You can see the effects those values on Alvin, as well. Shortly after the sub was launched, Hoskins told me, a bosun named Brody figured out that the researchers who used Alvin needed a better system of organizing their tools.
Bosuns (or boatswains) are the people who manage schedules, work assignments, and the organization of supplies on board a boat. Bosun Brody's skills helped make Alvin a better tool that more scientists could easily use for a wider variety of research.
"Bosuns are really special people," Hartley says. "In one sense, they're like old maids, with a place for everything and everything in its place. Brody was the one who really grabbed the bull by the horns, and realized that to work with Alvin, you needed a little work table."
During one dive in Alvin, the operators might be performing several different experiments, using multiple tools built by different scientists. They have to be able to maneuver everything using robotic arms. And they have to be able to take different kinds of samples and safe places to store them. Pocketing a rock might be no problem, but a softer sort of geologic sample could disintegrate before you hit the surface, if it wasn't properly protected.
Brody designed an interchangeable system of baskets that bolted to Alvin's exterior and allowed scientists to bring along a custom organization system on every trip—sort of like a deep-sea California Closets.
When the people who use a tool are also the ones who design and build it, you get another benefit: The ability to keep the tool up-to-date. When I visited WHOI, Alvin was completely dismantled for a major overhaul. The sub gets this treatment every three or four years, Hoskins said. But this particular overhaul was a bit different.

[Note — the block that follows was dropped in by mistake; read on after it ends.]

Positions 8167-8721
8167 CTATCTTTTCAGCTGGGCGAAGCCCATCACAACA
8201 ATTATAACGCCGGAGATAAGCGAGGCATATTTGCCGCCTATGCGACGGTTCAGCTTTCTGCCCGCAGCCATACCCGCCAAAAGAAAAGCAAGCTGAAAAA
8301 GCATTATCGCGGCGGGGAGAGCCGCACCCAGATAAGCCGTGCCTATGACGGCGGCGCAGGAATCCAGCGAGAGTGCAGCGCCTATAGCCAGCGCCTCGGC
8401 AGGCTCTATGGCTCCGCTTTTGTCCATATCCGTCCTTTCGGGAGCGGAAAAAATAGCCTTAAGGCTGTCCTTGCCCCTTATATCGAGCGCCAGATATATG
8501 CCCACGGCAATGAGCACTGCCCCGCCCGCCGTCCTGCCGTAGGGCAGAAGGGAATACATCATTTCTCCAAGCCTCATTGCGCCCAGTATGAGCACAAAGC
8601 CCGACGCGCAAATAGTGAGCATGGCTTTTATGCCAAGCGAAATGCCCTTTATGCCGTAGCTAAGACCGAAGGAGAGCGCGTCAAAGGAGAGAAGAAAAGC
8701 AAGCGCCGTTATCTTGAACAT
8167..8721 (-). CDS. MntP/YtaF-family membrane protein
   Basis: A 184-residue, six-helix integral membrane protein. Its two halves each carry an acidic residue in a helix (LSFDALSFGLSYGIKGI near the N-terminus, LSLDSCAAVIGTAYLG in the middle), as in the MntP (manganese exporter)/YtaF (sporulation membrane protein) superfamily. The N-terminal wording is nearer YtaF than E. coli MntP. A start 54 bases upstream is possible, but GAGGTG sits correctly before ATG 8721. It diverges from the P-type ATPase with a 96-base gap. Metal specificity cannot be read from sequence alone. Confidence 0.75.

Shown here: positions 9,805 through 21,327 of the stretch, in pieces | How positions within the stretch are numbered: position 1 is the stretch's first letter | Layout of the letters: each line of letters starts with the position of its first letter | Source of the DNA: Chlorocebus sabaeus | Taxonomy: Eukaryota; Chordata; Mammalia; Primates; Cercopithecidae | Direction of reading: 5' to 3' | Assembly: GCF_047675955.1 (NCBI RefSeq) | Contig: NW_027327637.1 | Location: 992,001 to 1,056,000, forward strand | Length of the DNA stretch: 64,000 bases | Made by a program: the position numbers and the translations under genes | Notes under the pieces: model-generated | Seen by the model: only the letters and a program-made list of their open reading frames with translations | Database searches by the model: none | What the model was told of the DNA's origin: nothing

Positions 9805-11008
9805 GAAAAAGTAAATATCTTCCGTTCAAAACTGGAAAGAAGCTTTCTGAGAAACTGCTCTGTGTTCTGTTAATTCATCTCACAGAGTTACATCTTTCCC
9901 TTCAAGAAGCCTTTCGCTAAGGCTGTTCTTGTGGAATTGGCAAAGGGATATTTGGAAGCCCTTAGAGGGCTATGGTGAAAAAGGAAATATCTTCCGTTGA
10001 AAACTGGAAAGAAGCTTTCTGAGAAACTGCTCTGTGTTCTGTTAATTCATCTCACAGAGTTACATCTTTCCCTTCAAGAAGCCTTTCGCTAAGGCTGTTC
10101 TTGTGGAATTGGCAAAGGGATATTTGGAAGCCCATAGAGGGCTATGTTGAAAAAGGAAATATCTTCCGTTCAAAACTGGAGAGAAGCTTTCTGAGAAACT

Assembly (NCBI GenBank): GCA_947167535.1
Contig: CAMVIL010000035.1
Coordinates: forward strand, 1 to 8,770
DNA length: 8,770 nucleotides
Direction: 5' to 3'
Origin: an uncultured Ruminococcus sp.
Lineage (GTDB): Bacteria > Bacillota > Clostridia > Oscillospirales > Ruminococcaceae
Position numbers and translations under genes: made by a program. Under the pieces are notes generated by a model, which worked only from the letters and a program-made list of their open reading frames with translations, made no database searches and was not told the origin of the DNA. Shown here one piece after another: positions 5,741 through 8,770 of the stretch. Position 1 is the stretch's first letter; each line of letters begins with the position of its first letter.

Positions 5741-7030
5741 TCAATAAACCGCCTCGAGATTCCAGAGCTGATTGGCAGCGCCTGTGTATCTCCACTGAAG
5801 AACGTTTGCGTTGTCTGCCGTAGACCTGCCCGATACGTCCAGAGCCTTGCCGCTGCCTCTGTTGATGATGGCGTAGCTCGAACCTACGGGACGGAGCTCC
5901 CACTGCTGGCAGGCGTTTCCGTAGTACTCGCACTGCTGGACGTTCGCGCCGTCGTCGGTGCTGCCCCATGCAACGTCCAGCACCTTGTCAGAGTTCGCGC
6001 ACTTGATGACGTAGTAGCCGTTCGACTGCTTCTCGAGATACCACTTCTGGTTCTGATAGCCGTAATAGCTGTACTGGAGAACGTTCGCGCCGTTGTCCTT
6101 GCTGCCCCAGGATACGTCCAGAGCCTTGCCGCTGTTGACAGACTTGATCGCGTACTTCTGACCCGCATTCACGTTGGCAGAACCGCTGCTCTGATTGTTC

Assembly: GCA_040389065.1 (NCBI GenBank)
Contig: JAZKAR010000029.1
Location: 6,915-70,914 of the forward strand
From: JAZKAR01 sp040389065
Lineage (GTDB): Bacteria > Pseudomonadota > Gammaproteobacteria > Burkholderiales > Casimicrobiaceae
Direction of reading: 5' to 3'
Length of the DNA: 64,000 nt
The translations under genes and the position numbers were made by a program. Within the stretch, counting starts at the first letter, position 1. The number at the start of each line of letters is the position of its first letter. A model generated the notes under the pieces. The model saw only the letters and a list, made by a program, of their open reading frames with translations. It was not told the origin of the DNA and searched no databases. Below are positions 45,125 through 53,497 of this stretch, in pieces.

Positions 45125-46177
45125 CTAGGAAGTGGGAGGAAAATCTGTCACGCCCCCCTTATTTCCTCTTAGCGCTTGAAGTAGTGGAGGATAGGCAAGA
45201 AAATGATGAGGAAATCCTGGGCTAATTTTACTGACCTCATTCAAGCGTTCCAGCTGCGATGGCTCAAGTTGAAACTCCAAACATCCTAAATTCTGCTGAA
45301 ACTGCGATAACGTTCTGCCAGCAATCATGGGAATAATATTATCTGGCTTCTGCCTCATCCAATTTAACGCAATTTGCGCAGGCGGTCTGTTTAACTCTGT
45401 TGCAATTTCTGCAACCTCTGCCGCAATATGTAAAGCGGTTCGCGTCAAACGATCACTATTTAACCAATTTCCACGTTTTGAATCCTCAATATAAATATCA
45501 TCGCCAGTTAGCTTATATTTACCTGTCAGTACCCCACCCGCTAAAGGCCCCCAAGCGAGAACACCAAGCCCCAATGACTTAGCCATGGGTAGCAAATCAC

That's because Alvin's sphere, the part of the ship that actually carries the crew, is being completely replaced, for the second time in the sub's history. The sphere in the photo above will go to the Smithsonian. In it's place, Alvin will carry a sphere capable of taking human beings to a depth of 20,000 feet below the surface of the ocean. The first Alvin sphere, in contrast, could only hit 8,500 feet.
The new sphere will also be a little larger, and more buoyant. That's a big deal. For one thing, it means Alvin will be able to carry more heavy equipment. For another, it makes Alvin safer. The photos below show Alvin's chassis, stripped bare. The sphere rests in the big circular brace at the front of the sub. But it's not bound to that brace. The only thing connecting the sphere to the rest of the sub is a series of explosive bolts. In an extreme emergency, the bolts could be blown and the buoyant sphere would rise to the surface on its own.
About the Author
Maggie Koerth-Baker is the science editor at BoingBoing.net. She writes a monthly column for The New York Times Magazine and is the author of Before the Lights Go Out, a book about electricity, infrastructure, and the future of energy. You can find Maggie on Twitter and Facebook.